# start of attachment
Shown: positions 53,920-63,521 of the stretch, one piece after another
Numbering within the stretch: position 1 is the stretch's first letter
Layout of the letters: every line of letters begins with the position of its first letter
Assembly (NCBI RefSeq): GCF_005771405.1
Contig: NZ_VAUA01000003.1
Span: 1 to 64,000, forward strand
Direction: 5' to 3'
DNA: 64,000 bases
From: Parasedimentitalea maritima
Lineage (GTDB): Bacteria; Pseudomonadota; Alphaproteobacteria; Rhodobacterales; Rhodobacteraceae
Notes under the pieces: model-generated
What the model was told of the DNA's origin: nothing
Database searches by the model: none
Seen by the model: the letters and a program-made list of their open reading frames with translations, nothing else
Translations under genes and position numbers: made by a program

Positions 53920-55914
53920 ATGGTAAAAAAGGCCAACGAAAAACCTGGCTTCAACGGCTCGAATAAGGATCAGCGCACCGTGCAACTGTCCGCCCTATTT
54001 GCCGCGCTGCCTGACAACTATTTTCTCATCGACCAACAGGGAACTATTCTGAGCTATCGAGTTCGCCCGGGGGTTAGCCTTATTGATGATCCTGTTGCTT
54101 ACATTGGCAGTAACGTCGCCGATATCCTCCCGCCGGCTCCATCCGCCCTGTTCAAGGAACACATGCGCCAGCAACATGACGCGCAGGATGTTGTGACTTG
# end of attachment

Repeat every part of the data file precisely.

Shown: positions 53,920-63,521 of the stretch, one piece after another
Numbering within the stretch: position 1 is the stretch's first letter
Layout of the letters: every line of letters begins with the position of its first letter
Assembly (NCBI RefSeq): GCF_005771405.1
Contig: NZ_VAUA01000003.1
Span: 1 to 64,000, forward strand
Direction: 5' to 3'
DNA: 64,000 bases
From: Parasedimentitalea maritima
Lineage (GTDB): Bacteria; Pseudomonadota; Alphaproteobacteria; Rhodobacterales; Rhodobacteraceae
Notes under the pieces: model-generated
What the model was told of the DNA's origin: nothing
Database searches by the model: none
Seen by the model: the letters and a program-made list of their open reading frames with translations, nothing else
Translations under genes and position numbers: made by a program

Positions 53920-55914
53920 ATGGTAAAAAAGGCCAACGAAAAACCTGGCTTCAACGGCTCGAATAAGGATCAGCGCACCGTGCAACTGTCCGCCCTATTT
54001 GCCGCGCTGCCTGACAACTATTTTCTCATCGACCAACAGGGAACTATTCTGAGCTATCGAGTTCGCCCGGGGGTTAGCCTTATTGATGATCCTGTTGCTT
54101 ACATTGGCAGTAACGTCGCCGATATCCTCCCGCCGGCTCCATCCGCCCTGTTCAAGGAACACATGCGCCAGCAACATGACGCGCAGGATGTTGTGACTTG